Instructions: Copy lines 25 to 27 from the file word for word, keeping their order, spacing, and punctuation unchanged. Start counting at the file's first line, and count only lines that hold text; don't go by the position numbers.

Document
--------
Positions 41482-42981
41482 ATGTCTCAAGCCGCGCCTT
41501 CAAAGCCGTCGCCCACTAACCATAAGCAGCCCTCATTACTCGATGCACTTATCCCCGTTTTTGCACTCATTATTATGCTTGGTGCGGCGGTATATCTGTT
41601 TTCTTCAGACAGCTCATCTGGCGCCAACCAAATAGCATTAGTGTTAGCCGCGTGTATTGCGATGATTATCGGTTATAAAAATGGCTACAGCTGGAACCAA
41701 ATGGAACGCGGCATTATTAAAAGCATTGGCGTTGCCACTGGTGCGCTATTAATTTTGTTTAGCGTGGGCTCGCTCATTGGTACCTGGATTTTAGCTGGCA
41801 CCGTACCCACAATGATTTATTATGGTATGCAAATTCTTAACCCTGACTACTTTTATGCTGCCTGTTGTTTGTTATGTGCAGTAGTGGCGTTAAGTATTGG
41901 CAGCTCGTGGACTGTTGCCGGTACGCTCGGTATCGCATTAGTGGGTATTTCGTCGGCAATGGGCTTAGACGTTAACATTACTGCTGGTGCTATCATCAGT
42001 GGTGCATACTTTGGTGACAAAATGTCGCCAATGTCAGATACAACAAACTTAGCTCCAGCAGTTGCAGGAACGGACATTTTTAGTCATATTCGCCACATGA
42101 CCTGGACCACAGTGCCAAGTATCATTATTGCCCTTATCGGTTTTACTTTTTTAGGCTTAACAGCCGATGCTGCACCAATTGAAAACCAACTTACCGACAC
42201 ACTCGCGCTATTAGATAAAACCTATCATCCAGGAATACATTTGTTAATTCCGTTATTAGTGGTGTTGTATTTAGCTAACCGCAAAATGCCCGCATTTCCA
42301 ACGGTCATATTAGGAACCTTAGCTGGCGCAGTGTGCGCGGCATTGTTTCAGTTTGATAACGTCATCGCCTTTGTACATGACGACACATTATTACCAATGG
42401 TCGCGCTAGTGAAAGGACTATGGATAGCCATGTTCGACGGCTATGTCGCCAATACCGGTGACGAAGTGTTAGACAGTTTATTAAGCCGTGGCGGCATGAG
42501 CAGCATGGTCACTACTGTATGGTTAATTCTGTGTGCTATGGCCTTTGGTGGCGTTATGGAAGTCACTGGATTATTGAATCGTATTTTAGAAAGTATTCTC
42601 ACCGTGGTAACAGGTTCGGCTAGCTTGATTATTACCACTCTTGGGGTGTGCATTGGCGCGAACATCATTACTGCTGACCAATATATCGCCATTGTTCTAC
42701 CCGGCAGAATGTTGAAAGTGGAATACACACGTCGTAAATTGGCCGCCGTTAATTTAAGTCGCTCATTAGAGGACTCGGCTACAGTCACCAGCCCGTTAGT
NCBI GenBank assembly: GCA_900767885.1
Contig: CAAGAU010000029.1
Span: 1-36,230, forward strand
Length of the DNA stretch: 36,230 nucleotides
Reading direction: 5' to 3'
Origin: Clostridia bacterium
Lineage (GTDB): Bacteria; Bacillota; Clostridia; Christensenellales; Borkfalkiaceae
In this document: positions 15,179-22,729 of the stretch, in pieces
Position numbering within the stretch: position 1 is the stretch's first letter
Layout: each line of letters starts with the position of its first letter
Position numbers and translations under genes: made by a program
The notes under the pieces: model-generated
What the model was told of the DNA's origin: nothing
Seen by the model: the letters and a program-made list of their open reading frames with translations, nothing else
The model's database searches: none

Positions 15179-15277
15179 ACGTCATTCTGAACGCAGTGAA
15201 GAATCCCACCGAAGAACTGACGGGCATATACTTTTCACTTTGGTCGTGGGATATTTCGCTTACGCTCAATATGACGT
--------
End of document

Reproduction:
Layout: each line of letters starts with the position of its first letter
Position numbers and translations under genes: made by a program
The notes under the pieces: model-generated